Face Iraq's Past
Iraq has endured civil war for 30 years. It has not suited Western policymakers or the media to call it that, nor to face up to the implications of the appalling sectarian violence and ethnic cleansing that this long conflict has generated. That must change.
What peace there was in Iraq before the U.S. invasion of 2003 was the peace of the graveyard. Saddam Hussein's forces conquered Kurdistan in 1975 and launched the genocidal campaign code-named Anfal against the Kurds in 1987. The Shiite south was the target of mass murder and environmental warfare throughout the following decade.
That may sound like ancient history to Americans rightly concerned about the latest casualties in the continuing mayhem that the invasion helped magnify and beam around the world. But that history of violence lives on in today's bomb blasts destroying Shiite shrines and the equally despicable "retaliatory" butchering of Sunni civilians.
The past reaches deep even into the defining of what is happening in Iraq today. When Sunnis kill Shiites on a wholesale basis, American front pages, news broadcasts and official policy statements call it insurgency. When Shiites kill Sunnis, we call it civil war or, more teasingly, imminent civil war.
There is an unacknowledged psychological basis for this seemingly irrational differentiation of massacres. Diplomats and reporters know that if the Shiite majority, which may make up 60 percent of the population, were to rise in a sustained onslaught against the 20 percent Sunni minority, the resulting bloodbath would be horrendous -- and could spark regional intervention.
The neighboring Arab states have helped shape the perception that Shiite violence directed at Sunnis is somehow different -- and more dangerous -- than the violence used at first by Hussein and now by Sunni guerrillas, whether they are Baathist remnants, the Wahhabist fanatics of Abu Musab al-Zarqawi or a combination of the two. In this view, Sunni-originated violence can be tolerated or even rewarded; Shiite violence is "civil war" that must be prevented.
The Sunni regimes of these Arab states kept quiet or actively helped in Hussein's long reign of terror over the Kurds and Shiites. The burning of thousands of Kurdish villages or the draining of the marshes in the south to inflict death and force huge population movements was not "civil war" to these regimes or to their official and corporate friends in Washington, London and elsewhere. No, these were unfortunate incidents that should now be subject to the statutes of limitations that Ramsey Clark and Hussein's other lawyers indirectly invoke in a Baghdad courtroom.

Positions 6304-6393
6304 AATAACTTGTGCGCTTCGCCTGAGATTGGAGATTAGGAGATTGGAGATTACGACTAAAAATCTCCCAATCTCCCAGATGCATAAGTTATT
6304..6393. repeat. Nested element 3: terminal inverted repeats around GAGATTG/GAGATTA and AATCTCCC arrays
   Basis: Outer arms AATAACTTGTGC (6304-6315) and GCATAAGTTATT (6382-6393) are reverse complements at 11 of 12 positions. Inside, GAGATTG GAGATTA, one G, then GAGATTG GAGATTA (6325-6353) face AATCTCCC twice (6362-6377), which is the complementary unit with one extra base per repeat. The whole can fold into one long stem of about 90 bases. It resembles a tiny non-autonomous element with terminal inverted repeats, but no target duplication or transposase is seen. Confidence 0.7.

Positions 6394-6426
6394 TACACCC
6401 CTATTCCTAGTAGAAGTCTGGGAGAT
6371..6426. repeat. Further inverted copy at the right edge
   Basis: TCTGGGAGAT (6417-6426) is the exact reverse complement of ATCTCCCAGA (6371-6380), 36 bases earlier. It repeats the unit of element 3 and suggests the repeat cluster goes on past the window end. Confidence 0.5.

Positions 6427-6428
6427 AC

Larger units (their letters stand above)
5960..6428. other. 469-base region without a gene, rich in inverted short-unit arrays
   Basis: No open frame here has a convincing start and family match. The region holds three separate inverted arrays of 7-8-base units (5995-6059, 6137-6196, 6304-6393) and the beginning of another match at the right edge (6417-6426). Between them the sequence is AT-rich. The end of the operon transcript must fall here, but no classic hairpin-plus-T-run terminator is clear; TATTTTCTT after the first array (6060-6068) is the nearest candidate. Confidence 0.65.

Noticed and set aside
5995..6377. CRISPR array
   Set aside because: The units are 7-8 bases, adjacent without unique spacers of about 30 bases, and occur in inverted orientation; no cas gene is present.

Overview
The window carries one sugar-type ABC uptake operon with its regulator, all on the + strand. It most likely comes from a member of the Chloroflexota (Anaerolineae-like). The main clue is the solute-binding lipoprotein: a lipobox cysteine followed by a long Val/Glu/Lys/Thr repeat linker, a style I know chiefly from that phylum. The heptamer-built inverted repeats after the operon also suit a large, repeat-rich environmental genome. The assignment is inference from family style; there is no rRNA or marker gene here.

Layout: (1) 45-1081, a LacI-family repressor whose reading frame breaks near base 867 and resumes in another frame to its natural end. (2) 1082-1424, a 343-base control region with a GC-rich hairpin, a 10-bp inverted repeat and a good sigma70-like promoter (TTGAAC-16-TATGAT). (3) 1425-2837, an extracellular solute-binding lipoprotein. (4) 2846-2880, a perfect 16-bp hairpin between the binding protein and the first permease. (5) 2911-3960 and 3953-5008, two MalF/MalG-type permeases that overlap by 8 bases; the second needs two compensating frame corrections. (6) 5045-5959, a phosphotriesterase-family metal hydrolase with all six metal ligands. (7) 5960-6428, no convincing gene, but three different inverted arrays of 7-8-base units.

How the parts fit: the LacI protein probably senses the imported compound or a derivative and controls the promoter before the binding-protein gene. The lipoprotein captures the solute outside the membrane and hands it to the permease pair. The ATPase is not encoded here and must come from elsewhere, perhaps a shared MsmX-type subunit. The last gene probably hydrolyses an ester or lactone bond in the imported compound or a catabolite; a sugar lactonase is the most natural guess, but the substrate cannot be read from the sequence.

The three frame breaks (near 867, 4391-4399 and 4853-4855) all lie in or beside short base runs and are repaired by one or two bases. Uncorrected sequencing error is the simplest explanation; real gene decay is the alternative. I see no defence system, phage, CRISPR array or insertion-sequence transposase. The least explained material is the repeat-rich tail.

The Kurds and Shiites are determined that there will be no statute of limitations on these crimes and that their populations will never again be subjected to organized brutality from a strong central government in Baghdad. Their determination needs to be taken into account more thoroughly by the Bush administration, which pursues an unrealistic vision of peaceful national reconciliation in Iraq that today is out of reach.
The principal actors are not available for that vision. The Kurds take a Garbo approach: They want to be left alone. The Shiites increasingly see the same degree of autonomy and separation from the center as the answer for the south as well. A genuine decentralization of power -- a loose federalism that maintains Iraq as a concept for today and a real possibility for tomorrow -- is both inevitable and desirable at this point.
That means in turn that the United States has every interest in maintaining a strategic relationship with the Kurds, who will need American help to keep Turkey from taking them over, and a tolerable working relationship with the mainstream Shiite forces, whatever is happening in Baghdad.
To promote an enforced phony national reconciliation built on concessions to Sunni extremists to wean them from violence, as Washington has repeatedly attempted, is self-defeating.
The Bush administration has made increased Iranian influence in the south a self-fulfilling prophecy by misunderstanding and mishandling Shiite nationalism. The normally adept U.S. ambassador in Baghdad, Zalmay Khalilzad, continued that pattern by publicly threatening the Shiites directly with the halt of U.S. aid to Iraq if they do not agree to a "cross-sectarian" -- code word for Sunni -- interior minister in the new cabinet.
That was overreaching, as the turmoil ignited by the demolition of the Shiite Askariya shrine in Samarra last week quickly demonstrated. The blast was apparently carried out by professional sappers in another attempt to provoke the "civil war" that has thus far been avoided -- at least in the headlines and presidential statements, if not in fact.